Naked and Afraid

Ok, not afraid, but with a dash of discomfort.

We just visited Hakone, Japan about an hour and a half by train from Tokyo. Hakone is a popular destination in large part due to the hot springs which have for centuries been used to feed onsens, the beloved bath houses of Japan.

Up a steep mountain into the beautiful area you find lots of resorts, hostels and hotels offering the onsen experience. They even extend the hospitality to visitors not staying on the property. The mountain is riddled with vents spewing sulfurous steam and hot, hot water. The other minerals in the water are said to have healing properties and are ideal for having a good soak.

One of the vents as seen from the rope way gondola on the way up to the summit

There is a nice cable car and gondola ride up from Hakone that lets you view the source and even try their famous black eggs. The eggs are cooked in the spring right at the source and mysteriously turn a deep black. Sounds unappealing? We had to try and Dan thought there was no real difference in taste. I felt like they were a little more “earthy” in flavor, but that’s quite subjective. We had quite the time monkeying around, peeling the eggs sitting on stools that look like Hakone eggs and joking with everyone else doing the same. As inhospitable as that vent made the bath experience look (and smell) the water in the baths are actually a translucent milky appearance and had no odor.

So. The naked part. Onsens have a deep history of rituals and traditions. There is a protocol one must follow in order to be appropriate. Luckily we researched this and, to the best of our knowledge, had no faux pas during our visits. Our hotel had an onsen and we were welcome to use it throughout our stay. Some onsens have outside baths in beautiful gardens or a stunning view of the mountains. Ours was not that fancy, but definitely well kept and serviceable.

First, the hotel provided very nice quality kimono style robes that even covered our super sized American bodies. As all hotels, and many other businesses and residences do, they also provided slippers. Clothed in that you were expected to go down and through the lobby. That in itself caused a certain discomfort. It’s not like the robes zipped up or anything remotely secure. Men and women bathe in separate baths or at different times. Our hotel has 2 baths so we could go at the same time but separated. You take the slippers off before entering the ante room where you disrobe entirely before proceeding. You are provided with a small towel and a larger one for drying off. The small towel can be used for modesty, you decide which part of your privates you’d most like to conceal. The large towel you leave in the ante room.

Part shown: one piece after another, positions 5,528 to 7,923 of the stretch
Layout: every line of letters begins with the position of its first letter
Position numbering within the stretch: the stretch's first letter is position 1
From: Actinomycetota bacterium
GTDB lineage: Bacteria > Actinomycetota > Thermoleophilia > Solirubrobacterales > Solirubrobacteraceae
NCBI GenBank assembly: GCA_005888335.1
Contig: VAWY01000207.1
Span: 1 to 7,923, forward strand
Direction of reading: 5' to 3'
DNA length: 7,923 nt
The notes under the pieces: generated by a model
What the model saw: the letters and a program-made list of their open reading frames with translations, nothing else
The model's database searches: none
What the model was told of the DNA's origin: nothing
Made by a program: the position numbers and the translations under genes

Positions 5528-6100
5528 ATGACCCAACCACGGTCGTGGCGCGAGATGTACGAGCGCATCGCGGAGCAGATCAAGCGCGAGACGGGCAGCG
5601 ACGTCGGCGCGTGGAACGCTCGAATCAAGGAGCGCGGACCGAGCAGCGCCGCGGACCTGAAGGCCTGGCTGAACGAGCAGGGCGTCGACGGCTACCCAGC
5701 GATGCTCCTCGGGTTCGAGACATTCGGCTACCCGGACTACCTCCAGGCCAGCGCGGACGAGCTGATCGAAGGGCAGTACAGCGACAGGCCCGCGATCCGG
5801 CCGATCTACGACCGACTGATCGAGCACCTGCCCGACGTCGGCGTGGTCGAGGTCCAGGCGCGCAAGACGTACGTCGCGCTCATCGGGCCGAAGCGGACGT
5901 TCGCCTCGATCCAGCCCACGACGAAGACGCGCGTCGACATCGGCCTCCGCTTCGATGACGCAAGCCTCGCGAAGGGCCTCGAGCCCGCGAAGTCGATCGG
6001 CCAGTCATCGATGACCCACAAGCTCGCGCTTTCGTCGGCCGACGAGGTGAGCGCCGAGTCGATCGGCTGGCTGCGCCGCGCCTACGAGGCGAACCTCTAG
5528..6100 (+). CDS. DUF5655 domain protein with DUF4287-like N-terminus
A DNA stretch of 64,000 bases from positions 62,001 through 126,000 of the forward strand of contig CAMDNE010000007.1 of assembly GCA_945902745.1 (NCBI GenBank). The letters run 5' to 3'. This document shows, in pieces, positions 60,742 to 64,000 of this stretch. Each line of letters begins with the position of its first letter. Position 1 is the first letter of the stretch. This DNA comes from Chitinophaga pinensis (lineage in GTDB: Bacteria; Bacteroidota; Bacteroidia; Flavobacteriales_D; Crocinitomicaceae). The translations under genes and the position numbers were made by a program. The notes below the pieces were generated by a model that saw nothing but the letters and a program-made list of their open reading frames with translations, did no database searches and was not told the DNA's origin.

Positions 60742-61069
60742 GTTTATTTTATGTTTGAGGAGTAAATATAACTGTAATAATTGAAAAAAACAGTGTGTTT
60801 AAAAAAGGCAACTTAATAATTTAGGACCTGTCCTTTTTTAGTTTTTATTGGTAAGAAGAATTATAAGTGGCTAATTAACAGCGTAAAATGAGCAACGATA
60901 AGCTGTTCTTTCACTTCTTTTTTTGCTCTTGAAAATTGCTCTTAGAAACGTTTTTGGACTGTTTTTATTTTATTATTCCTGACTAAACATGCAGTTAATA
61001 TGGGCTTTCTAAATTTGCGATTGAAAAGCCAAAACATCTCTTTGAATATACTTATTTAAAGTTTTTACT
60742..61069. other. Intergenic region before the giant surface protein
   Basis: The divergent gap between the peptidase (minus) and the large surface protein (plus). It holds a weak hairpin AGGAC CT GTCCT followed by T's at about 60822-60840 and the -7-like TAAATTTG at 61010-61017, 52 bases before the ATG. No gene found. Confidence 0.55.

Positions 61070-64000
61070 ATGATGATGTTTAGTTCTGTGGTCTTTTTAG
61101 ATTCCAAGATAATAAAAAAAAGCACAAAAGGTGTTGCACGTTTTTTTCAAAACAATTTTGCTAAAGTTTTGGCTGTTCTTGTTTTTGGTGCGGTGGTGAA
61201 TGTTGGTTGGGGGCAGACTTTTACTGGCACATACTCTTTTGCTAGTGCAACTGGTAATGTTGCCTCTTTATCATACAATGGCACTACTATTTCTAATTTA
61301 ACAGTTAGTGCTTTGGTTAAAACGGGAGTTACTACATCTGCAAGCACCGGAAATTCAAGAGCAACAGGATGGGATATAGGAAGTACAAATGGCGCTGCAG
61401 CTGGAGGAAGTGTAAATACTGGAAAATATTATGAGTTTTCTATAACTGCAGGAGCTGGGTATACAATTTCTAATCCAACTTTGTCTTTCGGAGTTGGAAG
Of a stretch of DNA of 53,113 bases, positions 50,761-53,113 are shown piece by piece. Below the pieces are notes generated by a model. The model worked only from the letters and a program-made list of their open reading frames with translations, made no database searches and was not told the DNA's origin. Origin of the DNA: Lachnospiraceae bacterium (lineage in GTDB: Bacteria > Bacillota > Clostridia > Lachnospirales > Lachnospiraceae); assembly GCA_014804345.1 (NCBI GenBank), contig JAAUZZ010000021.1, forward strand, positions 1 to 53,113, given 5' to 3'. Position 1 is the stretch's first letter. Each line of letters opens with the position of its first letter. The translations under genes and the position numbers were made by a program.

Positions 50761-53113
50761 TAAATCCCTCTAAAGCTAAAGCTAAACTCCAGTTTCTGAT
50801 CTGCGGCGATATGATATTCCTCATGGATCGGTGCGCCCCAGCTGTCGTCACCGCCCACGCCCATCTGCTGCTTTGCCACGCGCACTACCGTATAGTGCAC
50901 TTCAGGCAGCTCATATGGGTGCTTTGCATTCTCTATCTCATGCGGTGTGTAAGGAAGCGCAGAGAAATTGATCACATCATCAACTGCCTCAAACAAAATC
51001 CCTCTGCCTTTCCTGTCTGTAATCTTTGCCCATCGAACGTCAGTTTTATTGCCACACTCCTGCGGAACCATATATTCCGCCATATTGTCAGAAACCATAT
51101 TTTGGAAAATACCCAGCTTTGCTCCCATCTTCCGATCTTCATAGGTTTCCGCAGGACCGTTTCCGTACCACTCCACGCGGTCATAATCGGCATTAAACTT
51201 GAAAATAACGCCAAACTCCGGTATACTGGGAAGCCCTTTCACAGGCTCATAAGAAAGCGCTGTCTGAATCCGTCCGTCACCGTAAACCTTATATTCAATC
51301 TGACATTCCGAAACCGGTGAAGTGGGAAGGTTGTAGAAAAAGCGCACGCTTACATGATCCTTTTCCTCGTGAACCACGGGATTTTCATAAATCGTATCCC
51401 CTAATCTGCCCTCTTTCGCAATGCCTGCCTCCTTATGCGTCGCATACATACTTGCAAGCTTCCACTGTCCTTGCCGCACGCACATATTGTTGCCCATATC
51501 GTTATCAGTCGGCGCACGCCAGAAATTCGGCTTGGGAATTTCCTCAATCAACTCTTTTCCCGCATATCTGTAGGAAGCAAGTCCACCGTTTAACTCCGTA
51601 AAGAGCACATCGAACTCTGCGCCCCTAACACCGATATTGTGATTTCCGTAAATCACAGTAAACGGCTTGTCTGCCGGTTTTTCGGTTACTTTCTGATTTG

In Japan the baths are not for cleaning oneself. As you share the water with others, you are expected to shower yourself first. Our onsen had the shower in the same room as the bath. Multiple shower hoses each had a low stool and bucket. Traditionally you sit on the stool and use the bucket and nozzle to bathe. Lovely soaps and shampoo were provided. At this point I found myself squatting on a tiny, low stool with my backside to the bath and my front to a large mirror. There isn’t a towel in this planet that would provide for any type of modesty in this situation even if I wanted it. A thorough shower is expected and care given to washing down the stool and the bucket after use. Once finished women with long hair must secure it so that no hair will be left in the bath. The small towel at this point must also not touch the bath as it is seen as unclean. The best solution is to rest it on top of your head so you can blot the dampness from your face if needed.

With arthritis in too many places to catalog, I am never graceful getting on and off low stools or in and out of the water. Doing so naked made it all the more mortifying! But in I went. The onsen was limited to 6 women at a time and during my visits there were 3 or less of us. It is funny to exaggerate the memory of being discomfited during the experience but in reality, since I knew what to expect and how to behave, it was not uncomfortable at all. The bath was hot, but not scalding, and Dan and I both found that about 15-20 minutes was about as much as we could handle.

When done luxuriating in the milky looking water you can employ the modesty towel for a brief moment. You can shower again or simply leave. It is polite to use it to dry yourself as much as possible in order to go back to the dressing area where your robe and larger towel await. Washed, soaked, relaxed, dried and re-robed we met back upstairs to compare notes.

Our conclusions: onsens are wonderful! We both felt that the slight aversion to being naked with others washed away with our first visit. we were delightfully relaxed both from the water and the ritualistic character of the experience. Definitely something we’d recommend and do again.

What? You didn’t really think we’d have more pictures than that, did you?

2 Comments on “Naked and Afraid

  1. I enjoyed this experience in Japan. Very relaxing. I can relate to the tiny stool. Extremely difficult to navigate at 5’9”

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